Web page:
I look forward to your comments and concepts!
This cut-paper sculpture figures prominently in a post I wrote a couple of years that was entitled 2003: Have You Ever Heard of an Artist Named David Deitrick.
(You’ll find information about the BEYOND INFINITY – the book it illustrated)
While rooting through old files today I found the preliminary sketch and I thought it would be kind of cool to show the two versions side-by-side. For both personal and professional reasons I’ve always put a lot of effort into my sketches- creating the final art is made much easier and it’s harder for clients to complain if the sketch they approved beforehand is meticulously followed.
One of the first publishers I encountered when stumbling into gaming in 1977 was Fantasy Games Unlimited. As an ardent H.Beam Piper // Lord Kalvan of Otherwhen fan I was delighted to score a copy of ‘Down Styphon!” in a Seattle bookstore and proceeded to read the covers off the book as we alternately drove up then down the Alaskan Highway that summer…so when I started freelancing full-time FGU was one of the first clients I pursued, even when publisher Scott Bizar apologized about the low rates he had to pay.
I ended up doing two jobs for him in 1986, the titles of which I have completely forgotten. The first was a book full of man-to-man combat rules that could be adjusted for various time periods and tech levels and this drawing was a preliminary sketch for a group of secondary characters that would end up about 1/3 the way up from the bottom of the cover. Unfortunately the original is long-gone as is the right half of this pencil drawing, which included a mail-clad Norman knight swinging in the same arc as the others.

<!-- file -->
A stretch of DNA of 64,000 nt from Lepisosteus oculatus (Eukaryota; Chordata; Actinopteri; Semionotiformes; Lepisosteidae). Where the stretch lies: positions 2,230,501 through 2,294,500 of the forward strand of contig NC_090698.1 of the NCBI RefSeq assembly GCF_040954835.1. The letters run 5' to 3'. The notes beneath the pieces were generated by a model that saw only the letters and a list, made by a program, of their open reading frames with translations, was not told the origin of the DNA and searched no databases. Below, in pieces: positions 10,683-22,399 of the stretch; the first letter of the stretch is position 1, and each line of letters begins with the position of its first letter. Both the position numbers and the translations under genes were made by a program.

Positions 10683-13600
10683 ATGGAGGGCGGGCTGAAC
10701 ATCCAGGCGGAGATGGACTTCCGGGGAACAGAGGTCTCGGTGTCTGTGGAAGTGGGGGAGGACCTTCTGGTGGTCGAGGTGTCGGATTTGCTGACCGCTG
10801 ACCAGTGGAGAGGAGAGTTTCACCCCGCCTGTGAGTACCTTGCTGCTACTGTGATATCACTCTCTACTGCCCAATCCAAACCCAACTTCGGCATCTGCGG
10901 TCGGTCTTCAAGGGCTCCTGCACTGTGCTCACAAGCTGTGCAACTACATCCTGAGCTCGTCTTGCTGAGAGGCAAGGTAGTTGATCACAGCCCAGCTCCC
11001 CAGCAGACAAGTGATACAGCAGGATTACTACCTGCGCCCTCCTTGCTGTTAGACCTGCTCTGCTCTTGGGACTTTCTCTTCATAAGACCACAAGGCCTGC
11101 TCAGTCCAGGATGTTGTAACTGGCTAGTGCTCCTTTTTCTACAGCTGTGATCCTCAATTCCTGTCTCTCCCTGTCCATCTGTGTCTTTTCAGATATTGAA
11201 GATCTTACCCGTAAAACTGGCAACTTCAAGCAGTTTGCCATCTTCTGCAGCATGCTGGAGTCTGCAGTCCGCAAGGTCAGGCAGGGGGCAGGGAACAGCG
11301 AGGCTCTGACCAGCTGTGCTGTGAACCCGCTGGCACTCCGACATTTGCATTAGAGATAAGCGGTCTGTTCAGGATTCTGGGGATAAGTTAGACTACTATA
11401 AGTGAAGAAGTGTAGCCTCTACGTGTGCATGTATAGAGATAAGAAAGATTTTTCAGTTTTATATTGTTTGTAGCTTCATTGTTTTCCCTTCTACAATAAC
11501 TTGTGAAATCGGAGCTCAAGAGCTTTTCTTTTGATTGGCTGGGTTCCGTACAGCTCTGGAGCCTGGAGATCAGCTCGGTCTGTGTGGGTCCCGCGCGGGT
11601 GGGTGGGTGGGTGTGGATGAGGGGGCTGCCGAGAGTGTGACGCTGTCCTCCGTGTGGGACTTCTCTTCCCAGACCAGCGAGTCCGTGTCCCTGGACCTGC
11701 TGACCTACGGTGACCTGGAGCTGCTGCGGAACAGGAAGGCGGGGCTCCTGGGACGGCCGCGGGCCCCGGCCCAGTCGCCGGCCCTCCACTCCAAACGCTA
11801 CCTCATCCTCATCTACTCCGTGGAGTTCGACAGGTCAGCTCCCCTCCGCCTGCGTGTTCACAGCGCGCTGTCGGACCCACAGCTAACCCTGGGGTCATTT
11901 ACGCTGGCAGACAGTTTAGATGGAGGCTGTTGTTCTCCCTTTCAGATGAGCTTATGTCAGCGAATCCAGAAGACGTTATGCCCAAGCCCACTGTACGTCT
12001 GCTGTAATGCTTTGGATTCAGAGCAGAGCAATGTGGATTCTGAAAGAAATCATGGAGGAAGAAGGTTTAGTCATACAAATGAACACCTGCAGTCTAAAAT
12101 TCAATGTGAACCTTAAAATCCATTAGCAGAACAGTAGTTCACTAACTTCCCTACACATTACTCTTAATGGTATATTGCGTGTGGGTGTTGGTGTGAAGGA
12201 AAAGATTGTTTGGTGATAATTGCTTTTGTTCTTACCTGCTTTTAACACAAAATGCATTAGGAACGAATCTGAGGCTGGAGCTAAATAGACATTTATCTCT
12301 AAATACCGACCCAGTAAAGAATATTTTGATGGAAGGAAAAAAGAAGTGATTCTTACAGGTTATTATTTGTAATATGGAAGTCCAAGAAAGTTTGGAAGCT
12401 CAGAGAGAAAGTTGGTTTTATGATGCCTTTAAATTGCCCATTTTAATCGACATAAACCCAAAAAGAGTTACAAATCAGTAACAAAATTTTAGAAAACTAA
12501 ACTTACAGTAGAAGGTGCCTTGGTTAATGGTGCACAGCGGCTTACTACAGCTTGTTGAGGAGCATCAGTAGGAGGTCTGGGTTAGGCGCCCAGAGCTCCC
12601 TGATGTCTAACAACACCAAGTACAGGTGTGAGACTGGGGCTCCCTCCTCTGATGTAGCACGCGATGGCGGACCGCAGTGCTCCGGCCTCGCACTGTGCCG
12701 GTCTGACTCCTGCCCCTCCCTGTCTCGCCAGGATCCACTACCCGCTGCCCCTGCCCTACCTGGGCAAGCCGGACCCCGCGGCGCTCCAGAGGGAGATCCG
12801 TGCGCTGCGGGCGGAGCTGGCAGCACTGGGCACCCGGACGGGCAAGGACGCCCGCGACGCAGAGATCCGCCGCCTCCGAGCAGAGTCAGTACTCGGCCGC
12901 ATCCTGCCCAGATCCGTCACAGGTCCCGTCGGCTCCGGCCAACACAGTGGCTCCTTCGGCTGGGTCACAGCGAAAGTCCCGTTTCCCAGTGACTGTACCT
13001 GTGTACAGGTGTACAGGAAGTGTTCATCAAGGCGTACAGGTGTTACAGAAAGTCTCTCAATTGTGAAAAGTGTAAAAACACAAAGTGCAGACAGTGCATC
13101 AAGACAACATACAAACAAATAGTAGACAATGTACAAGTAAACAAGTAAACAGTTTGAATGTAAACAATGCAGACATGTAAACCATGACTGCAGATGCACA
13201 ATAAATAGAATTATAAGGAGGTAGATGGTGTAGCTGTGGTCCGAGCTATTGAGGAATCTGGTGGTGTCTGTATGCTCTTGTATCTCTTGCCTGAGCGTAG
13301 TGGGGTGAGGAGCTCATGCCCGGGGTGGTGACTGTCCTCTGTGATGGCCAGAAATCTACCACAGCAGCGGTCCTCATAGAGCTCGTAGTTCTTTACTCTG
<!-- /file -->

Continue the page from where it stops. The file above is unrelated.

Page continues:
I’ve loved the idea of sequential photos/images showing closely spaces stages of action. I first encountered the concept in the opening credits for the fourth series of The Avengers, also known as the first season featuring Dame Diana Rigg as Mrs. Emma Peel and the last season to be shot in black & white.
( A clip of those credits is at https://www.youtube.com/watch?v=2V–6WPKFtk )
One of the scariest aspects of ankylosing spondylitis is the effect it can have on vision. It’s all tied in with way A/S can mess with your immune system but to be frank the technical details don’t interest me as much as the physical symptoms. No one likes to have their vision impaired but for a visual artist blindness = death. As best as I can tell Iritis is the worst case scenario and so far I’ve dodged that bullet, but general photophobia is also common, and anyone who has known me for long is familiar with my ever-present squint, as documented by every photo taken of me from infancy on.
Sunglasses have been a godsend to me and at 66 I am close to blind in the noon-day sun without them. Sadly enough vision problems impact on my production as well – while LCD screens don’t take the same toll on my eyes that cathode ray tube displays did, I still have difficulty staring into a screen or working under a desk lamp for any length of time and sometimes that difficulty translates into a gap in posts for this blog.
…and yes, the title is a terrible, terrible pun.